By / Oct 6

On Sept. 28, Gov. Gavin Newsom signed a controversial new bill designed to promote California as a place of “refuge” and sanctuary for those seeking gender-affirming care. This is in response to how many states have sought to ban these types of medical treatments for youth and to punish medical providers and/or parents who allow it. After signing the bill into law, Newsom touted the openness and inclusivity of Calfornia as he decried the 22 Republican-led states who are currently seeking to block gender-affirming care for youth and children as demonizing and promoting hate toward transgender youth.

This type of bill coming from one of the most populous and influential states in the union is deeply concerning and immoral, as it will lead to irreparable harm for children, youth, and their families. What’s being promoted is a false view of the self under the auspices of moral autonomy and freedom — especially toward children and youth — that is at odds with basic biological and moral realities.

What is State Bil 107?

According to Sen. Scott Wiener (D-San Francisco), who led the effort, State Bill 107 was designed to reaffirm California as “a leader in protecting the civil rights and basic dignity of LGBTQ people and will help trans kids and their parents have a safe place to go if they are threatened with prosecution or criminalization for being who they are and seeking the care they need.” The authors frame it as a response to mental health issues and suicide among transgender youth. The bill had 12 co-authors from across the California General Assembly and the State Senate and was also co-sponsored by Equality California, Planned Parenthood, TransFamily Support Services, and Lieutenant Gov. Eleni Kounalakis.

Essentially, SB 107 blocks out-of-state attempts to penalize families who may come to California for gender-affirming treatment and care or who have already sought services from any legal consequences for their decisions. According to Wiener’s office, the bill has three main components:

  1. It prohibits the enforcement of a law of another state that authorizes a state agency to remove a child from their parent or guardian based on the parent or guardian allowing their child to receive gender-affirming healthcare.
  1. It bars compliance in California with any out-of-state subpoena seeking health or other related information about people who come to California to receive gender-affirming care, if the subpoena relates to efforts to criminalize individuals or remove children from their homes for having received gender-affirming care.
  1. It prohibits law enforcement participation in the arrest or extradition of an individual that criminalizes allowing a person to receive or provide gender-affirming healthcare where that conduct is lawful in California and to the fullest extent permitted by federal law. It declares that it is California’s public policy that any out-of-state criminal arrest warrant for someone based on violating another state’s law against receiving gender-affirming care is the lowest priority for law enforcement in California.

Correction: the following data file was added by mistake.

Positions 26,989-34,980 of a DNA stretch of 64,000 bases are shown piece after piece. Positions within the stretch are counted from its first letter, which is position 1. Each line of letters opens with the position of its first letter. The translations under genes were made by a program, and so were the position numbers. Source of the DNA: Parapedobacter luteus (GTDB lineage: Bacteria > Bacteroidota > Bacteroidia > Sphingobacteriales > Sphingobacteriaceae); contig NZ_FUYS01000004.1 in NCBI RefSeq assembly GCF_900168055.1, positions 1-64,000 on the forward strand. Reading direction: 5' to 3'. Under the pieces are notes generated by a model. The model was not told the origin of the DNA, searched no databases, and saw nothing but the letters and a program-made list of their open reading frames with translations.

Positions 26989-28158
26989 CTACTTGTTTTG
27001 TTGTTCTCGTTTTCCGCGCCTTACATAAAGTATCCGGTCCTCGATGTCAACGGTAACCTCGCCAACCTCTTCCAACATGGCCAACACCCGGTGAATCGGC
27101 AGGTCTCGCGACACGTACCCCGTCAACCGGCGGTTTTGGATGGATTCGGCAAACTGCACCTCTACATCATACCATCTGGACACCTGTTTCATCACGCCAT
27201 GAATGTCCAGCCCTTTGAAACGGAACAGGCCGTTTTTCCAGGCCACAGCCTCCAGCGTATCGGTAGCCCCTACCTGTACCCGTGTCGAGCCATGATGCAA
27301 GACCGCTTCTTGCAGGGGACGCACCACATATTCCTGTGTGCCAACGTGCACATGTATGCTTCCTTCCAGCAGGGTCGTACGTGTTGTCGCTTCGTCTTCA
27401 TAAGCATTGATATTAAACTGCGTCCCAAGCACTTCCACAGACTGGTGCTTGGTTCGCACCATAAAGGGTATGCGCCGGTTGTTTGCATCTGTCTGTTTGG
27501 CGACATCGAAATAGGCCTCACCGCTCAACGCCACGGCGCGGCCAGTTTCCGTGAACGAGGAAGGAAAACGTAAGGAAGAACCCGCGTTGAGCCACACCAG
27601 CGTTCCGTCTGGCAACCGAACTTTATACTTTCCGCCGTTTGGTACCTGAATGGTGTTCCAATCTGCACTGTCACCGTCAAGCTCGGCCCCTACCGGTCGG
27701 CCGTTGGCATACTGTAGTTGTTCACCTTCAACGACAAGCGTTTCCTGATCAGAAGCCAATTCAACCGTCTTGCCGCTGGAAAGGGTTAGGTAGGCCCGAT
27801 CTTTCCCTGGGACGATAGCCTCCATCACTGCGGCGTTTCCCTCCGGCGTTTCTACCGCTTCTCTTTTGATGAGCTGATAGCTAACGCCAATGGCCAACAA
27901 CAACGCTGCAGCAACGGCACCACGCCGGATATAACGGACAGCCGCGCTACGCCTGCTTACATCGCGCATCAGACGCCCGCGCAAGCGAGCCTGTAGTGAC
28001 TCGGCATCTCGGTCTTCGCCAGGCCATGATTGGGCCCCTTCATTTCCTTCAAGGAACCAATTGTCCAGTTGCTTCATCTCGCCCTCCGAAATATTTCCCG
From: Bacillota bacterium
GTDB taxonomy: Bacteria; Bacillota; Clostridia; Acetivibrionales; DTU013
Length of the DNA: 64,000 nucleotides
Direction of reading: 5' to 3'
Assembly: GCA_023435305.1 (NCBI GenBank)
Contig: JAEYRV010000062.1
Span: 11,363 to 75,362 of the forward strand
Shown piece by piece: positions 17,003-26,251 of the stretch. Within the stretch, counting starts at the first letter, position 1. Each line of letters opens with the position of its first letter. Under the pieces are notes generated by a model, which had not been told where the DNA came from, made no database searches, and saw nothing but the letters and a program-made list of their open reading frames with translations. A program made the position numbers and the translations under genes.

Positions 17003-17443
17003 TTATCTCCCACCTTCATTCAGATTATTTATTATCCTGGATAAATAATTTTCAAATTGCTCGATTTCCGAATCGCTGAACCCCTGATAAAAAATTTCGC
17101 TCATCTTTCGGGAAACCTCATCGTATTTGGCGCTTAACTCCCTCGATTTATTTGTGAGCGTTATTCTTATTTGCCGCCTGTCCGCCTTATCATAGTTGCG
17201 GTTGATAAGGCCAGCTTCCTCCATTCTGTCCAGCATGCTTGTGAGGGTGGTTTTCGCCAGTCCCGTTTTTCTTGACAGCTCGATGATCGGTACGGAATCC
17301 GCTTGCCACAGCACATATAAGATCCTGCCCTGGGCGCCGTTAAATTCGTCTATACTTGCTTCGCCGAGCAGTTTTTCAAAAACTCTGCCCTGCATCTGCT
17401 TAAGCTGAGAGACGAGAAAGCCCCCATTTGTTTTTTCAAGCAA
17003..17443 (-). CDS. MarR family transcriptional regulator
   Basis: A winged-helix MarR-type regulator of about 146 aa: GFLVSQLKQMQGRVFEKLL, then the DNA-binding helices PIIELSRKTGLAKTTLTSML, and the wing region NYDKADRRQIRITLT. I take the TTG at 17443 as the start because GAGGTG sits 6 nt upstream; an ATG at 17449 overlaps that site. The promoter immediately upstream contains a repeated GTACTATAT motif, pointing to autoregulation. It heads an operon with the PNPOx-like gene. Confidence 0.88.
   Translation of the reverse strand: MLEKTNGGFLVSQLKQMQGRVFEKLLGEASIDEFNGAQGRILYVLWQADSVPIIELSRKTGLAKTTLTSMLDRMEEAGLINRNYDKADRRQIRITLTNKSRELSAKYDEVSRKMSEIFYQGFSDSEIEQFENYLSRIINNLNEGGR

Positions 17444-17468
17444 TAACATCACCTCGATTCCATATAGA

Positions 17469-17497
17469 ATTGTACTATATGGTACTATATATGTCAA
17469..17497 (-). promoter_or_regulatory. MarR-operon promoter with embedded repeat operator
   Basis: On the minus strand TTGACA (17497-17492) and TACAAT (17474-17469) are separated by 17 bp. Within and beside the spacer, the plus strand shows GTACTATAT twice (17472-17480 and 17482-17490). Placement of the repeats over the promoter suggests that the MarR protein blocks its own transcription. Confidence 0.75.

Of note, the bill is centered around the autonomy of youth and children, as well as their parents, to seek gender-affirming care which includes hormone treatments, gender reassignment surgeries, and other types of care which affirm the choice of the individual to bodily and gender autonomy. SB 107 also adds a layer of data and medical privacy for individuals since it bars California from cooperating with out-of-state subpoenas if the subpoena is intended to bring charges against an individual seeking these types of treatments. This is similar to recent bills passed about data protection in light of renewed questions surrounding privacy as it relates to illegal abortion procedures. One important aspect of this bill is that a severability clause was added which ensures that if a court strikes down parts of the bill as unconstitutional, then the rest will remain enforceable. 

In remarks made upon the signing of the bill by Gov. Newsom, Wiener said “With SB 107 signed into law, California is forcefully pushing back against the anti-LGBTQ hatred spreading across parts of our nation. The rainbow wave is real, and it’s coming.” The bill has led to 19 other similar ‘refuge’ bills across states all designed to provide greater access to gender-affirming care and provide safe haven for those seeking these services. The bill will take effect on Jan. 1, 2023.

What is behind this bill?

While the stated aims of the bill are to provide a refuge from states who have banned or limited access to gender-affirming services and gender transition care, SB 107 is the latest push to normalize these types of services and offerings nationwide for those who identify as transgender and to codify various civil protections for the LGBTQ+ community. Given the size and influence of California, these types of bills will not stay isolated to the state. Oher states will use this as model legislation, as has happened with a host of other issues such as digital privacy and abortion.

This bill is also framed in light of a growing chorus of concern over the state of personal privacy and moral autonomy after the Dobbs decision issued earlier this summer by the U.S. Supreme Court. While the decision itself was limited to abortion in the majority opinion, some have sought to use this decision to push for a host of bills codifying rights to contraception and same-sex marriage. As I have argued previously, abortion as personal autonomy is the linchpin to the entire sexual revolution which is rooted in a false sense of radical individualism and moral autonomy.

This gender-affirming care bill comes on the heals of another highly controversial and politicized package of bills signed into law on Sept. 26, which promotes California as a similar type of sanctuary state and safe haven for abortions. The state also launched a website providing information about abortion services — including detailed information for out-of-state residents on how to obtain an abortion in Calfornia. The website declares that all people have a legal right to an abortion, regardless of what may be legal in their state of residence.